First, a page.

For the cross-country runner, time can seem like the singular source of validation, a statistic on the surface devoid of any context, but Tyler Fox and his teammates sat in the shade on Lambert High School’s track at practice Monday learning otherwise.
Time was dwindling for Lambert’s promising season. It had already been filled with myriad successes. The Longhorns won multiple meets during the regular season and captured its second straight area championship. All that remained was the Class 7A state championship meet Friday, a race unlike any other both in pressure and procedure.
So Lambert head coach James Tigue talked through the strategy of the meet with Fox and his teammates. They listened as he pointed out opposing runners from Brookwood, Marietta and Milton by name. They listened as he asked them not to calculate their individual runs by minutes and seconds but by the number of opposing runners between them and the finish line.
“If you don’t think you’re a top-10 caliber runner, you’re wrong,” Tigue said.
“If you guys want it, you have the opportunity to run and earn it,” Tigue said.
“You don’t know what next year’s gonna be like,” Tigue said.
Fox could relate. Three years ago, he joined the Longhorns’ boys cross country team out of obligation. He played baseball and basketball then, and his parents told him to run cross country with his sister, Abby, to stay in shape.
Now, the junior is one of the top runners on one of the top teams in the state with a reputation for big performances when the stakes are the highest.
“I never thought about running,” Fox said. “My parents made me do it to get in shape for basketball. And it kind of went from there.”
The stakes won’t be any higher than Friday at the state meet. Lambert is among three or four teams with a realistic chance to contend for the Class 7A team championship, new territory for the young Longhorns program. They’re coming off a school-best fifth-place finish at last season’s state meet.
Fox served notice he’ll be a factor after placing third at the Area 3/4-7A championship this past Saturday in a season-best time of 15 minutes, 49 seconds.
“He looked like a different runner,” Tigue said. “His whole demeanor – he took off, he was one of the leaders in the race, and he didn’t fold.”
Fox doesn’t seem to be fazed by much. Tigue says the junior’s “poker face” is legendary on the team, that “you don’t know if he’s hurting. He won’t complain. He just comes in, and it’s all about getting better and competing.”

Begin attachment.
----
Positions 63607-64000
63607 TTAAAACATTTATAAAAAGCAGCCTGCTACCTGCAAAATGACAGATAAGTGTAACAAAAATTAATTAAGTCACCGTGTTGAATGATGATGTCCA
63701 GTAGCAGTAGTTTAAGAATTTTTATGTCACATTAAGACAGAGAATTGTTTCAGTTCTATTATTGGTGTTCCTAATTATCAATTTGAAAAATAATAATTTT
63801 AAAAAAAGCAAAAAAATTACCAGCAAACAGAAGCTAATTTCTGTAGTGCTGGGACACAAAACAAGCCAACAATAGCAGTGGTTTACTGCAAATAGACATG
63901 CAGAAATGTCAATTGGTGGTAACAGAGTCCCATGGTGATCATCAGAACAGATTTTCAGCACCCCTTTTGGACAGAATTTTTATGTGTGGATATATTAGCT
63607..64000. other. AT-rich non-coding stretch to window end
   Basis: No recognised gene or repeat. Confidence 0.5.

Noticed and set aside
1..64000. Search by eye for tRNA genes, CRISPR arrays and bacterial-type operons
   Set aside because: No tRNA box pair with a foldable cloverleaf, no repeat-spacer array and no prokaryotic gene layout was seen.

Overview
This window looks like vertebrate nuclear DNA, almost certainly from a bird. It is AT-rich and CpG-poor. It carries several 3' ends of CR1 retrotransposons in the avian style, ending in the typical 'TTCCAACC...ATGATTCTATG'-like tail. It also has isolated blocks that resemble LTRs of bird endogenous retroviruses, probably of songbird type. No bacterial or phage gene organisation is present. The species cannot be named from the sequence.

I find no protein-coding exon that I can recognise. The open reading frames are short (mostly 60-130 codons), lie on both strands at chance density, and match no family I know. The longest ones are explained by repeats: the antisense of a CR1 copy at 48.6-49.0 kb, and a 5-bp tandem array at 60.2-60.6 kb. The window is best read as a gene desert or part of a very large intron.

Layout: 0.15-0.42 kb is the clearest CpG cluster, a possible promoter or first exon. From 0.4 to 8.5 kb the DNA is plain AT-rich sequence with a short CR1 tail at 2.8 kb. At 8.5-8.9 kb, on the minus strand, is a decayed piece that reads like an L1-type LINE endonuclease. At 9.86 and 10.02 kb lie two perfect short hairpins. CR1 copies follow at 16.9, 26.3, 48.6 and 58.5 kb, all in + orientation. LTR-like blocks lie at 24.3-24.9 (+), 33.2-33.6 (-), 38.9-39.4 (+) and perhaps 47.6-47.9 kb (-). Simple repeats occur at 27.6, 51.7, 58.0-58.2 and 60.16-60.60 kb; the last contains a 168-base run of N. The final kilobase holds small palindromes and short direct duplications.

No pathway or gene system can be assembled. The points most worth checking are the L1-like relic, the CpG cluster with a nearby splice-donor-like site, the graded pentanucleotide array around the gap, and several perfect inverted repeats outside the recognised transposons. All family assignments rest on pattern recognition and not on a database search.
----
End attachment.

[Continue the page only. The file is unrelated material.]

So it was hard to tell if he’d be fazed by his initiation to cross country three years ago. The only sports he’d competed in since he was 5 years old were baseball and basketball.
But he came out of his first summer workout with the Longhorns unmoved.
“It wasn’t terrible,” he said.
And it was hard to tell if he’d be fazed by his first varsity race, how he’d react to being in the swarm of runners.
But he finished 25th out of 140 runners at the Bob Blastow Early Bird meet in 2014 in 17:08, the second fastest time by a freshman and third on the team.
“I loved it,” Fox said, “and I wanted to do it again.”
So there was no question whether he’d be fazed by Lambert’s workouts the following summer, the running six days a week, sometimes as much as 10 miles a day at a race-like pace.
“A lot more work put in to it,” Fox said, “because I knew I wanted to do this now.”
Fox wasn’t even fazed by an ankle injury early this season that forced him to miss two races.
“He doesn’t sweat the small stuff,” Tigue said. “He understands that he doesn’t have to win the workout to win the race. He understands that it’s the cumulative effect of running every day that actually pays off.”
Maybe it will pay off Friday at the state meet. Fox knows there will be a point in the race where his body will tell his mind, ‘No more.’ He says those thoughts arise every race.
But it doesn’t faze Fox.
“You just have to put those to the side and push through it,” Fox said. “[Races are] not fun to do, but when you finish it feels good.”